Wednesday, November 26, 2003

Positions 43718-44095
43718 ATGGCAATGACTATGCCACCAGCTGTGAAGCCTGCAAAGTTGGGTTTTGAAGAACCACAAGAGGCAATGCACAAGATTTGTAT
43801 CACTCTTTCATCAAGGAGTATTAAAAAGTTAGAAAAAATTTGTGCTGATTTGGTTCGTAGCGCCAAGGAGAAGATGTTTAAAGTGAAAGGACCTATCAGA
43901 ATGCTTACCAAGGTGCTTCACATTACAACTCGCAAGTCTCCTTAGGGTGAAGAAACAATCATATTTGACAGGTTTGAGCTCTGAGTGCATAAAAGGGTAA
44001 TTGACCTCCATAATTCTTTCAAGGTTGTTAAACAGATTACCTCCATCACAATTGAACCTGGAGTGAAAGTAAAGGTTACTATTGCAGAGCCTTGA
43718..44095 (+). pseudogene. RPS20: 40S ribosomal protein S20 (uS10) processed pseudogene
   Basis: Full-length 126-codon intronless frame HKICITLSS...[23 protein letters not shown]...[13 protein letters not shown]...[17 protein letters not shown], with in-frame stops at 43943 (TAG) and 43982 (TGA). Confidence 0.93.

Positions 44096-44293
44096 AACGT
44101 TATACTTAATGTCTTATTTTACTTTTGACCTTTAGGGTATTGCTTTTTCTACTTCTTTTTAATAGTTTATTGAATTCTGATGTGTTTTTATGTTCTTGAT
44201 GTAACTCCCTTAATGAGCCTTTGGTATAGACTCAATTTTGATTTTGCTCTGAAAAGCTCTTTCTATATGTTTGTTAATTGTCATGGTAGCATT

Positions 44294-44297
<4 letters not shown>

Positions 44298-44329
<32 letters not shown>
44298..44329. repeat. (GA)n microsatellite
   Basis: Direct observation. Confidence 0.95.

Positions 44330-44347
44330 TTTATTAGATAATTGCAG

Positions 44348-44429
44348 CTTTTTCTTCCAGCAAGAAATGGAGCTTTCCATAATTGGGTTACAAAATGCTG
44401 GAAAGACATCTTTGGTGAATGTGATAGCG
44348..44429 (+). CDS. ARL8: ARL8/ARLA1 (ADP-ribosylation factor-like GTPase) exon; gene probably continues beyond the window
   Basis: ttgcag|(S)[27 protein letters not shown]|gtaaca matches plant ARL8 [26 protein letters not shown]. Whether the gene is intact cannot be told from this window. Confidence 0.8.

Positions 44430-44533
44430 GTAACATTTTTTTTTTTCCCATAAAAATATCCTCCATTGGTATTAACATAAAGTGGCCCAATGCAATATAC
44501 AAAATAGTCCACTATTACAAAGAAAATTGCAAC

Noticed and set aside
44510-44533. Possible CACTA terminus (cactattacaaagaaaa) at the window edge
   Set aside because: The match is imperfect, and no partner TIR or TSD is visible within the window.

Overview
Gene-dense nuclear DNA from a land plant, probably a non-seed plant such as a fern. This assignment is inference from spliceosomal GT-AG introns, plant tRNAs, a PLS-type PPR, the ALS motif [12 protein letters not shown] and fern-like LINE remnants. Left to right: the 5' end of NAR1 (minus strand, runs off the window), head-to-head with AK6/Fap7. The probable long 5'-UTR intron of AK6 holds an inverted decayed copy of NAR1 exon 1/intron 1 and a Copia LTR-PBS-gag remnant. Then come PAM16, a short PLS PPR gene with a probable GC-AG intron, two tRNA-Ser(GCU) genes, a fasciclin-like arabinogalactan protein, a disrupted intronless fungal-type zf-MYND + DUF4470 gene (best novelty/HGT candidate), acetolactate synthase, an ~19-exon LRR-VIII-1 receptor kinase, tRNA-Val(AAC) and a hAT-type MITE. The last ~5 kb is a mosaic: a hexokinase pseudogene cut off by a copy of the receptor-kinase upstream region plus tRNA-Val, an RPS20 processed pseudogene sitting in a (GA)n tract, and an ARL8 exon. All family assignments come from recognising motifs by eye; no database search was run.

I've always been a "people watcher", so my morning train ride is usually interesting (when I'm coherent/awake enough to enjoy it). When I lived in Ithaca, I would spend hours just sitting on a bench in Collegetown, watching the crowds go by. As you can imagine, the crowds here in NYC offer infinitely more variety than those in Upstate New York - and hence infinitely more satisfaction for my purposes. But here, I have to be a bit more sly in my observations; privacy is a rare commodity. Its seems as if most take great pains to act as if there was no one else in that crowded subway car with them. They simply stare off at a spot somewhere near the ceiling or the floor, or perhaps bury their nose in a newspaper. So I carefully try to take in what I can from my periphery, from hasty glances and reflections dulled by dirt and scratchitti. But I find it almost impossible to avoid a full on stare for very long with the unending diversity of humanity on display before me. Every person is a unique expression, and I try to appreciate the beauty in them. Each wrinkle like a line of subtle poetry, each face a verse unspoken. What stories do these eyes tell? Sometimes I find myself smiling in appreciation, but I usually put my Gotham scowl back on quickly lest someone catch me smiling at them. "I hate taking the train", says a coworker - "to many damn people staring at you."